SIV is a weak virus, and it is typically suppressed by the human immune system within weeks of infection. The cognitive suggestion is that several transmissions of the virus from individual to individual in quick succession was the necessary step which allowed it enough time to mutate into HIV.
Due to its relatively low person-to-person
transmission rate, it can only spread throughout the population in the presence of one or more of high-risk transmission channels, which are thought to have been absent in Africa prior to the 20th century.
specific proposed high-risk transmission channels which allowed the virus to adapt to humans and spread throughout the society, depended on the proposed timing of the animal-to-human crossing. The Genetic studies of the virus suggest that the most recent common ancestor of the HIV-1 M group dates back to 1910.

 Proponents of this dating link the HIV epidemic with the emergence of colonialism and growth of large colonial African cities, leading to social changes, including a higher degree of sexual promiscuity, the spread of prostitution, and the concomitant high frequency of genital ulcer diseases (such as syphilis) in nascent colonial cities.
[89] While transmission rates of HIV during vaginal intercourse are low under regular circumstances they are increased many fold if one of the partners suffers from a sexually transmitted infection resulting in genital ulcers. Early 1900s colonial cities were notable due to their high prevalence of prostitution and genital ulcers to the degree that as of 1928 as many as 45% of female residents of eastern Kinshasa were thought to have been prostitutes and as of 1933 around 15% of all residents of the same city were infected by one of the forms of syphilis.[89]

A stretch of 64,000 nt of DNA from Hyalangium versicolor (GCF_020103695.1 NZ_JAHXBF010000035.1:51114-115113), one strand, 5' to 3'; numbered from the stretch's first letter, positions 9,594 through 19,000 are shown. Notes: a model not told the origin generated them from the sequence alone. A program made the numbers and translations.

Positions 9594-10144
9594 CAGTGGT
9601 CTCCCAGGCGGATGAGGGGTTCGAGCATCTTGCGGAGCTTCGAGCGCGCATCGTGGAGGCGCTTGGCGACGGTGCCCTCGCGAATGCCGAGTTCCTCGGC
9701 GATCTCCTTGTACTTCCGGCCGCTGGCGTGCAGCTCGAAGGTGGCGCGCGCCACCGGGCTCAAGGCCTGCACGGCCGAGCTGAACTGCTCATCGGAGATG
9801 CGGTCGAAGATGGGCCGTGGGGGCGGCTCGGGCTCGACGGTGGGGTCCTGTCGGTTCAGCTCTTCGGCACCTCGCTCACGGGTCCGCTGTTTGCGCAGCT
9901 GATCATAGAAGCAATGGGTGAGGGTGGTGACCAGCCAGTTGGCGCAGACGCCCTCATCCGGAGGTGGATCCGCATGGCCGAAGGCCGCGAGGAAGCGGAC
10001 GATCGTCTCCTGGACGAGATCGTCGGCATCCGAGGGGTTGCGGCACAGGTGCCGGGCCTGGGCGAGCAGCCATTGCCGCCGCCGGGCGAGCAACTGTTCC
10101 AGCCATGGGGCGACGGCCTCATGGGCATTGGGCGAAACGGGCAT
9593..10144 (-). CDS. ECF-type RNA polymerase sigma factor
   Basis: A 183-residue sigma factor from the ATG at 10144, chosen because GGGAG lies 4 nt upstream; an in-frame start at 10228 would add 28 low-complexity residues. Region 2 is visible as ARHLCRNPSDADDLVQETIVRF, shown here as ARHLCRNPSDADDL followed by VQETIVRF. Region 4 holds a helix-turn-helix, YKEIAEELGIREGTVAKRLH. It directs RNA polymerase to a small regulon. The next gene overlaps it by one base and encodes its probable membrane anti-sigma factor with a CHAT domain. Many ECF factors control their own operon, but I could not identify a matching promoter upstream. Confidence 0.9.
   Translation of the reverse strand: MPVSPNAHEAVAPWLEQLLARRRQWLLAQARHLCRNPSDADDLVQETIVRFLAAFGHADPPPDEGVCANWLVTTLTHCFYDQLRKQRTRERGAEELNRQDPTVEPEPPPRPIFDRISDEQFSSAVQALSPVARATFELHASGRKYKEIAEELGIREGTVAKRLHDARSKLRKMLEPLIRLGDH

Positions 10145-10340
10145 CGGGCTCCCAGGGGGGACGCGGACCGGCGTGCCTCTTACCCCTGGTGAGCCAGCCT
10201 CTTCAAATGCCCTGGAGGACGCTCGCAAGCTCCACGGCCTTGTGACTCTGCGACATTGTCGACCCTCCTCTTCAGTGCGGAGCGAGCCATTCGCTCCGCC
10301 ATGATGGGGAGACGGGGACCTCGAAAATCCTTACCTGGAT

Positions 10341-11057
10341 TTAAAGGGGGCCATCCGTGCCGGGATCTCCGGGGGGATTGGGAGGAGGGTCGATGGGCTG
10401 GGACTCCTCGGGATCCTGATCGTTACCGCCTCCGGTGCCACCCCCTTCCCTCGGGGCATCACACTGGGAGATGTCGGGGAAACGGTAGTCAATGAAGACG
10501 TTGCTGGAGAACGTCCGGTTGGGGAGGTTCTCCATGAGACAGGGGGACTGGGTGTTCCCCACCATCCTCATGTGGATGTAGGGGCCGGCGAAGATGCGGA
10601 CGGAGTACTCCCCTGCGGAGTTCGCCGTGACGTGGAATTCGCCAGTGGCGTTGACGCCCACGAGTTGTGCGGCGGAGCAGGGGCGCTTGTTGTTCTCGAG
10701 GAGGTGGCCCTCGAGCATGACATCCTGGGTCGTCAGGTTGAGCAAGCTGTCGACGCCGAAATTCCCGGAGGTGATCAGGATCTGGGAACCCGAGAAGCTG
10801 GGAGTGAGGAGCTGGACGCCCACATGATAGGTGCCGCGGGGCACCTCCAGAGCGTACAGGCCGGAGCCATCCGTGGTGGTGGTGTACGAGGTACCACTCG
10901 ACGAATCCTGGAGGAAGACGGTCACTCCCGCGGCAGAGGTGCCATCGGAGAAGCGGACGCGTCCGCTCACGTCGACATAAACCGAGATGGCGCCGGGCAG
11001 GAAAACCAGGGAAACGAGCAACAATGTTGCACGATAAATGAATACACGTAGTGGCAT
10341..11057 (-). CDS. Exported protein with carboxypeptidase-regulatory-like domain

An alternative view holds that unsafe medical practices in Africa during years following World War II, such as unsterile reuse of single use syringes during mass vaccination, antibiotic and anti-malaria treatment campaigns, were the initial vector that allowed the virus to adapt to humans and spread.[87][90][91]
The earliest well documented case of HIV in a human dates back to 1959 in the Congo.[92] The virus may have been present in the United States as early as 1966.[93]